solo to tutti question

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MichelRE
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Joined: 07 Aug 2021, 17:11

solo to tutti question

Post by MichelRE »

this is maybe an odd question.
I have a piece for string orchestra.
there are 5 string soloists (all the 1st desks).

I've set up the score so that the soloists appear, as in a concerto, at the top of the score, above the string section.

I had tried with the soloists immediately above their respective sections, but it ended up being more confusing to read than anything.

Anyway, there's a spot where the viola soloist ends their solo section, and after a bar of rest, are col tutti.

In the score, this is 4 measures to the end of a system.
In the viola part it's 2 measures to the end of the system.

In the part I can just write "col tutti" at the end of the system, and the soloist plays along with the single staff of the section that is now on the next system.

However, in the score there are now 2 measures empty of music, where the soloist will have joined the tutti section.

The question is, do I leave that "solo" staff blank for those measures?
Or do I write in the notes of the tutti viola section?

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David Ward
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Re: solo to tutti question

Post by David Ward »

I don't know whether or not there is a rule as such, but I would do what I remember seeing in various scores from the past, which is to write in the notes of the tutti.
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John Ruggero
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Re: solo to tutti question

Post by John Ruggero »

Do you mean that the solo staves are omitted in the score whenever the soloists are playing with the section? And there are no individual solo parts? I wouldn't do that unless the soloists only play occasionally, which doesn't seem to be the case because you have all together at the top of the score as in a concerto grosso.

So if it's a concerto grosso there would be a score, section string parts and individual solo parts. The staves for the soloists would appear in every system in the score and the individual solo parts would contain all the music played by the soloists irrespective of whether it is solo or tutti (which you would indicate in the part and score with the terms Solo and Tutti). And therefore there would be no empty measures in the solo staves in the score. And the separate section string parts would contain only the music played by the section string players.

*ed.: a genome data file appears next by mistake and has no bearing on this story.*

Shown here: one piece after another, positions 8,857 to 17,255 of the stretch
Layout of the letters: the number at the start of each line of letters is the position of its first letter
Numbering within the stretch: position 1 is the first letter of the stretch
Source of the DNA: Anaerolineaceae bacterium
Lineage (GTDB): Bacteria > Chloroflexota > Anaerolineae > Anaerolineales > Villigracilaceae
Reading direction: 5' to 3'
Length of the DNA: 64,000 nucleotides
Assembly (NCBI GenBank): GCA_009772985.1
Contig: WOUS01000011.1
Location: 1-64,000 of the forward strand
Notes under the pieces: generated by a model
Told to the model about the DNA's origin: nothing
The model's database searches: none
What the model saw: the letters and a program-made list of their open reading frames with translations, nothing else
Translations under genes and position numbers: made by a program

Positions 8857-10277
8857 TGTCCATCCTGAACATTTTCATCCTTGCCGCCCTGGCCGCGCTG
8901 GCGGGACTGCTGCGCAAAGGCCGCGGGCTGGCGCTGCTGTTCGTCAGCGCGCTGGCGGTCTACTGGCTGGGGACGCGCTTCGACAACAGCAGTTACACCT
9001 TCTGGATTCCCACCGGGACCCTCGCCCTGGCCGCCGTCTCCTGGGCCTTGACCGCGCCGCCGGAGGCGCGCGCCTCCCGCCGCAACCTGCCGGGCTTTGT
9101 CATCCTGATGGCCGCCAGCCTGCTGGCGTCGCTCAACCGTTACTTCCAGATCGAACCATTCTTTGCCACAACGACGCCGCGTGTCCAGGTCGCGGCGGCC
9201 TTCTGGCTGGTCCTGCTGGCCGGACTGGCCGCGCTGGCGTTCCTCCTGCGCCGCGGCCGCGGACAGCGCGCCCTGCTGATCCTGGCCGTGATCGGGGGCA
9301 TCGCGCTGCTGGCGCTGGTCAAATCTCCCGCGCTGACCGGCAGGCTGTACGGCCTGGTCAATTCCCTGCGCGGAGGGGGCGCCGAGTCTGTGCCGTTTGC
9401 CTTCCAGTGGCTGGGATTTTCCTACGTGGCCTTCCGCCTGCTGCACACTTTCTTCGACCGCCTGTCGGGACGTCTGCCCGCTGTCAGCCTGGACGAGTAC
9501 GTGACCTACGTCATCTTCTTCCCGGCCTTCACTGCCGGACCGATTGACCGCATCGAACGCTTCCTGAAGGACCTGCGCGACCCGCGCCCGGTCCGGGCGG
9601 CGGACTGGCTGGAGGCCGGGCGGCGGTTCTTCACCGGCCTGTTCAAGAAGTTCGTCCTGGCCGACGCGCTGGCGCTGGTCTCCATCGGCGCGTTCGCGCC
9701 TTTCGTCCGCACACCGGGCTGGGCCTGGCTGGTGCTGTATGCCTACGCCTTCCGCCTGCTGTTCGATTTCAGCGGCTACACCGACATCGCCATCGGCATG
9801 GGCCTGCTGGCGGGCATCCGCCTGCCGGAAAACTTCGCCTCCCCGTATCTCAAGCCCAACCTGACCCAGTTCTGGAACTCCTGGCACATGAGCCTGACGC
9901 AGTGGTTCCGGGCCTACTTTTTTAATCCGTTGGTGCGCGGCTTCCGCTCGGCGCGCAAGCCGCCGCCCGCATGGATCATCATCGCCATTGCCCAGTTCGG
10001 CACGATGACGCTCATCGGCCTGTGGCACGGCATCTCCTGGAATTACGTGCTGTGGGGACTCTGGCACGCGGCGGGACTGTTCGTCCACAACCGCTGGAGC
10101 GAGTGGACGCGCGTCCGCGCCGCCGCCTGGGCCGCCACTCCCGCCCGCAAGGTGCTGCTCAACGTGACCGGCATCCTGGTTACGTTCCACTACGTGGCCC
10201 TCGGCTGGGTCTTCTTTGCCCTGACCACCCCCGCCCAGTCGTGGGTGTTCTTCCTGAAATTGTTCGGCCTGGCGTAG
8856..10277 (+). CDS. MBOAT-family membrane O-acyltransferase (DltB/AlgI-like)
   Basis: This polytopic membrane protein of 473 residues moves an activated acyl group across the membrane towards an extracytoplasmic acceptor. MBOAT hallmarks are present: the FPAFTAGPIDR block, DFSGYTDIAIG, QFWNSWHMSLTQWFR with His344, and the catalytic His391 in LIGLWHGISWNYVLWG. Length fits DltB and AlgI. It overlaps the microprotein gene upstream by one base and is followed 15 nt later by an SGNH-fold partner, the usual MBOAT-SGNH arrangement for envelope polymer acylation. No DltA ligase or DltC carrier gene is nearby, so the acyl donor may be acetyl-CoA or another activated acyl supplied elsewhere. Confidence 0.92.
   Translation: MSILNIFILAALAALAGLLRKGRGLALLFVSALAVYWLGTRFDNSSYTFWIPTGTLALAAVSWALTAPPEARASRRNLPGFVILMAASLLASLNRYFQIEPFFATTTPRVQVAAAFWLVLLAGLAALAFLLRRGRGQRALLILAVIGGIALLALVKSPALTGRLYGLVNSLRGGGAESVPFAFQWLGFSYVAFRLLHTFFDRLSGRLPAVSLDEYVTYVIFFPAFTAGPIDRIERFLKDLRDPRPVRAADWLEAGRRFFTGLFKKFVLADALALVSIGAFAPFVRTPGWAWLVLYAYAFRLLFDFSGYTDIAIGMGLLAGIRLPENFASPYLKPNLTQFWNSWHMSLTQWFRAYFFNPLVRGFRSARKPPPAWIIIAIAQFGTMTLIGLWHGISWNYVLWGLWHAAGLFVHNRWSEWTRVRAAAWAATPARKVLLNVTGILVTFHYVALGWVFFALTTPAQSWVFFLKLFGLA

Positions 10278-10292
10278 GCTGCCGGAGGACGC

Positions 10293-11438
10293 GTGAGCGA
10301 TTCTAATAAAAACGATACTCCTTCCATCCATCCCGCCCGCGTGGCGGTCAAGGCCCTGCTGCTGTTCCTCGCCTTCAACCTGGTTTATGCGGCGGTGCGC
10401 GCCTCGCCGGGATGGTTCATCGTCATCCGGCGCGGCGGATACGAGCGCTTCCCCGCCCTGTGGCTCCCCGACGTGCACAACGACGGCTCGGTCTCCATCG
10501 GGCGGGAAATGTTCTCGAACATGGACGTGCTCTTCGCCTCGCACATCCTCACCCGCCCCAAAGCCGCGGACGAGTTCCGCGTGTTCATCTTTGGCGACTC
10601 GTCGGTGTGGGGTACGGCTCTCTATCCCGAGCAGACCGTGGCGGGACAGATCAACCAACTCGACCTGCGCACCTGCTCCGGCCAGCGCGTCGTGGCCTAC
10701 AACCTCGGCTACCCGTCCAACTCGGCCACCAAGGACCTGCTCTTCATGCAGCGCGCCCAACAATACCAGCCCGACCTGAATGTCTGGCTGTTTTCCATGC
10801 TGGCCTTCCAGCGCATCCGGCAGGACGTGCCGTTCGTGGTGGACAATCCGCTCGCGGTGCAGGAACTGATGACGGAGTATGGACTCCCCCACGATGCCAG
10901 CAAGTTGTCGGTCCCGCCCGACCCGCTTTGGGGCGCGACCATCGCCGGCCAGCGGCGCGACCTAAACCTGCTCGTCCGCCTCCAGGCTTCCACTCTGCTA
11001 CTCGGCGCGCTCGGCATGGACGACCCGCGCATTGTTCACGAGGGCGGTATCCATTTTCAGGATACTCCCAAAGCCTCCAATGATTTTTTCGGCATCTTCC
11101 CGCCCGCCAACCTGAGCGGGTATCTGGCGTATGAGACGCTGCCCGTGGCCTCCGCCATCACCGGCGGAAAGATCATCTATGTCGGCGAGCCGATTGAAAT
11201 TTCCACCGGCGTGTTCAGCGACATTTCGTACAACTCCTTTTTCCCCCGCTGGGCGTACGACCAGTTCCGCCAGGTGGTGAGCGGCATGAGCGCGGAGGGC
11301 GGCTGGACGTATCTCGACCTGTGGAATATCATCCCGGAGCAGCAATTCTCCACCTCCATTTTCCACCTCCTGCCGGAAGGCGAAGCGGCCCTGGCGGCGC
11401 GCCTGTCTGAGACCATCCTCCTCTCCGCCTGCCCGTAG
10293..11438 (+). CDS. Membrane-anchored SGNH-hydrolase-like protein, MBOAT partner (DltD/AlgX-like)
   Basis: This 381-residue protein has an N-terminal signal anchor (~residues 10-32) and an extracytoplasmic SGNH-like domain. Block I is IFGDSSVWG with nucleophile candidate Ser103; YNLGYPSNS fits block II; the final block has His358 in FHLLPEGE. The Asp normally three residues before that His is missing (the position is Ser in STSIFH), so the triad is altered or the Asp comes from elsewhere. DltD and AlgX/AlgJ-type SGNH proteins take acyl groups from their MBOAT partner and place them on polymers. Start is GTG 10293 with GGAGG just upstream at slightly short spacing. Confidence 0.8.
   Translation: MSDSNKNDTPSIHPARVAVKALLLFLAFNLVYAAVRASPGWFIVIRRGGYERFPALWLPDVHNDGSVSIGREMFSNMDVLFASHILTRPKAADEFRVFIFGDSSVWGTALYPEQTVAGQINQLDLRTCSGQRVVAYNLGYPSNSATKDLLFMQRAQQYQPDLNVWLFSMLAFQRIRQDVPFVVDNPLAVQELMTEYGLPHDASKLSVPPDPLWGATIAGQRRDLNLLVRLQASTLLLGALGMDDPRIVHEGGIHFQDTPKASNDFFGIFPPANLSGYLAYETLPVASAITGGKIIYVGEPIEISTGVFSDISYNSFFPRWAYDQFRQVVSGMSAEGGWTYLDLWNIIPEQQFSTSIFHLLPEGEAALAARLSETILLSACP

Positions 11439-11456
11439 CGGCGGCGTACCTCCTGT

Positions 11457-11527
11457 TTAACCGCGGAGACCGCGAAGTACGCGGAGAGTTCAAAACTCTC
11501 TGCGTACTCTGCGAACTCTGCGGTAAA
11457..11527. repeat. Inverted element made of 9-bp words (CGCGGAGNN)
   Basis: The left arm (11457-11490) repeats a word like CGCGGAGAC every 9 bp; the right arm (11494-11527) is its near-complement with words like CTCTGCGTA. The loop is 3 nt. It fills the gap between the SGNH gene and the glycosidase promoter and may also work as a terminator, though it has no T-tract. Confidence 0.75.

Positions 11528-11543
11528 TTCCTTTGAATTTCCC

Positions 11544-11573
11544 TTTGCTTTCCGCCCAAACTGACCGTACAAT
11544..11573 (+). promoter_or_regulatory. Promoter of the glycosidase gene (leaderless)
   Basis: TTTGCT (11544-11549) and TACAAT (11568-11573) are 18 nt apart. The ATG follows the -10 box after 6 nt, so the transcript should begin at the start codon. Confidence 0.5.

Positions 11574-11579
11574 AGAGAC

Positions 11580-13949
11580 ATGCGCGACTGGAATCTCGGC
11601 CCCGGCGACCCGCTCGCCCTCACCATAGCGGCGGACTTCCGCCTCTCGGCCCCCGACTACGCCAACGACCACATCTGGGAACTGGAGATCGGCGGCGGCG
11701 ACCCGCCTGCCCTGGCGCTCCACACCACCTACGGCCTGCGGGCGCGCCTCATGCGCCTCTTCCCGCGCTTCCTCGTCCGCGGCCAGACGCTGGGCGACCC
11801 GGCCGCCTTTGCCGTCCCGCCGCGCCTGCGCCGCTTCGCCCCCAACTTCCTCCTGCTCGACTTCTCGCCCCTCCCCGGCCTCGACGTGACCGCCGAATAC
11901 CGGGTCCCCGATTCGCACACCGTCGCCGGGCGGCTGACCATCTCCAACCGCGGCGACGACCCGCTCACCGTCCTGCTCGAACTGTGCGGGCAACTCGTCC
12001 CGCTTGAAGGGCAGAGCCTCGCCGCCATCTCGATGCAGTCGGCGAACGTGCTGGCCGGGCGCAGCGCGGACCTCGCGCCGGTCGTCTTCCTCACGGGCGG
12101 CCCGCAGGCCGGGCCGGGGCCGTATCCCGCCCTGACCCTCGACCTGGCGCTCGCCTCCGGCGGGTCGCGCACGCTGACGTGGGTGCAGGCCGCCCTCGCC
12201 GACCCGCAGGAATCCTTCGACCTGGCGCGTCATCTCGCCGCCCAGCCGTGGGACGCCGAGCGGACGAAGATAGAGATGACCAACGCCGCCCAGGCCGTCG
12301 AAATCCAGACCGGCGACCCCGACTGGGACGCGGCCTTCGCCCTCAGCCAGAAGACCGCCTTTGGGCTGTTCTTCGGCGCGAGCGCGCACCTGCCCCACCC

If the soloists only play occasionally, then I wouldn't assemble them at the top of the score but distribute them above the section string parts as the occasions arise. Then follow David Ward's suggestion to avoid blank measures in the score, or work out the layout so that the changes occur at the end of the lines if that is possible. The solo parts would be included in the section parts as a separate staves when they split off as soloists. Again it might be best to work out the layout so that when they join the section it is at the beginning of a line.
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MichelRE
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Joined: 07 Aug 2021, 17:11

Re: solo to tutti question

Post by MichelRE »

no, the situation is not a concerto grosso. the solos are occasional.
having them immediately above their section staves, however, makes the score very unclear, as they end up sharing the group bracket for the whole string orchestra and shared barlines with the entire group. This means the conductor has to rely on reading the words "solo" to know when there is a soloist playing.
The solo parts are each included with the sectional parts (so the 1st violin soloist is an occasional additional staff in the 1st violin part, the 2nd violin soloist is an occasional additional staff with 2nd violin part, etc... and also, when a solo is lengthy and the section is not playing, there are moments where in the part ONLY the solo staff is included, but with the indication that the staff is a soloist).
This way of notating it is very clear in the parts, and the single separate staff at the top (concerto-like) in the score makes it very clear to the conductor who is playing (the solo staves are also marked in the staff name as "solo").

I was finally able to adjust the number of measures in both score and part to have the same number of empty measures at the end of a system, after much fiddling and adjusting. So in this particular case, there was a fix - tedious and involving lots of pushing and pullling of measures - but a fix no less.

The reason I've insisted on writing the solo parts the way I did (like a concerto) is that the orchestra will get around 30 minutes total of rehearsal time before the concert, for a 10 minute work. I've had experience with this particular orchestra and understand their work-flow during rehearsals. This layout should save time, as well as let the conductor understand the importance of each solo section (which are rhythmically free and require very specific attention for the orchestral interjections during those solos).

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John Ruggero
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Re: solo to tutti question

Post by John Ruggero »

It sounds like a unique situation and that you have handled it appropriately. I am glad the layout could be adjusted.
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